This Week’s Weekly Round-Up Has Been Suspended

It seems somehow wrong to write about all the things I’ve worked on and share fun cat gifs this week. There has been one central theme that really eclipsed everything else and made it all pale into insignificance. At the risk of being morbid, I wanted to take some time to discuss it and hopefully share some things that might help people in similar situations.

Jo. A wonderful friend, someone who cared about others and was cared about in return. Who would spend the night talking to you about whether you were OK, and if not why not, without making you feel at all guilty.

Jo went missing last Tuesday. An alert was put out by Thames Valley Police, and on Thursday she was found in the woods near her house. She’d killed herself (the terms for this are weird and fraught with strange emotions. “Taken her own life” sounds like she was taking something that wasn’t hers in the first place. “Committed suicide” sounds like a judgement. “Killed herself” sounds so brutal, but then it is a brutal thing to happen.)

I miss her.

She wouldn’t have believed that, though.

I know that in Jo’s mind, something would have told her that her friends would be better off if she wasn’t around. It would have said she wouldn’t be missed – or that, even if she’d be missed for a while, eventually we’d all get over it and life would be better. There is a grain of truth in that statement; time is a healer. Give it a couple of years, and referring to Jo in the past tense will feel normal. But it will never, never be better without her, because she was my friend and I love her. Present tense.

Jo was one of those people who got it, you know? She’d looked life in the eye and seen its gnarly bits. It haunted her sometimes, but it also made her understand other people’s ghosts. I first met her a few years ago, at my friend’s house where a group of us congregate every so often for good company, good fires and good food. We knew each other and got along well, but we didn’t really get a chance to talk enough to know each other properly until last summer. Long after everyone else had gone to bed, Jo and I sat around the dwindling fire with mugs of whisky, having one of those wonderful conversations where you discover just how much you have in common with someone. You know the ones. Where you’ve always got along well and hung out, but then you suddenly realise that you’re really really good friends, and probably have been for longer than you knew.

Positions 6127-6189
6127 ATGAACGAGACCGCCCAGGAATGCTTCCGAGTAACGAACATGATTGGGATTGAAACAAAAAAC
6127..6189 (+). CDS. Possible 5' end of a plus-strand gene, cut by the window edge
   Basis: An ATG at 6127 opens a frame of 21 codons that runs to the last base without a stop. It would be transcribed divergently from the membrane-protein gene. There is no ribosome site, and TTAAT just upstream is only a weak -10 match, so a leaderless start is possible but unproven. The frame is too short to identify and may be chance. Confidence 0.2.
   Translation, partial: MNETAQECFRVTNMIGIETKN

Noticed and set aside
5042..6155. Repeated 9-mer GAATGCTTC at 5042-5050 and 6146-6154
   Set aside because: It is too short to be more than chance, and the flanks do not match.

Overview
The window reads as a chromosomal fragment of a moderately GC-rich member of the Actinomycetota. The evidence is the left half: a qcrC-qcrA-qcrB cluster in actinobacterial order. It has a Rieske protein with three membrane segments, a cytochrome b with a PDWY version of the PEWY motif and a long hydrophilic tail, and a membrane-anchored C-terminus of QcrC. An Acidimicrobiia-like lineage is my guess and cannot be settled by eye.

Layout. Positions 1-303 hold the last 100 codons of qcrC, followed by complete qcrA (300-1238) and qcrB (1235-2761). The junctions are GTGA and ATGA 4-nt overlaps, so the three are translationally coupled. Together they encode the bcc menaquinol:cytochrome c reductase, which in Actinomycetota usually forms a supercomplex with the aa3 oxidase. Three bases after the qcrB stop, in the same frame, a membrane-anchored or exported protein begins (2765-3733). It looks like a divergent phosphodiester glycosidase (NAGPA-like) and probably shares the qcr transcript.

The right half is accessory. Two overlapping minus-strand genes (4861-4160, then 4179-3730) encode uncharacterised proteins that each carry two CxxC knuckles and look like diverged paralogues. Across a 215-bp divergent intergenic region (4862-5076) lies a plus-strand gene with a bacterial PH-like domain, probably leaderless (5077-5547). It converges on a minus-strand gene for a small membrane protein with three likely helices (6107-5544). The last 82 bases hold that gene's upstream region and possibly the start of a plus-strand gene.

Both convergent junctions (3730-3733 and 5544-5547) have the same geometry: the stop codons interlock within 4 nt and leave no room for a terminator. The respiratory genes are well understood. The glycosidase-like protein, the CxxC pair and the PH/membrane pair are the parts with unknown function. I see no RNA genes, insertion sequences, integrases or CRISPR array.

After that, it became a regular fixture at the parties that Jo and I, and often some of our other friends, would find a quiet spot and hang out. Talk about life, chew on the big questions. Discuss how hard things get sometimes and how it’s all so shit. How great friends are and how sometimes we felt unworthy of their time and attention. We’d create a ‘quiet room’ while everyone was downstairs dancing to Rage Against the Machine or AC/DC, where we’d sit and play board games, listen to Bazza playing the fiddle or just hang out.

There were no expectations, and that was one of the things that was so wonderful about Jo. You could just be together. That’s all.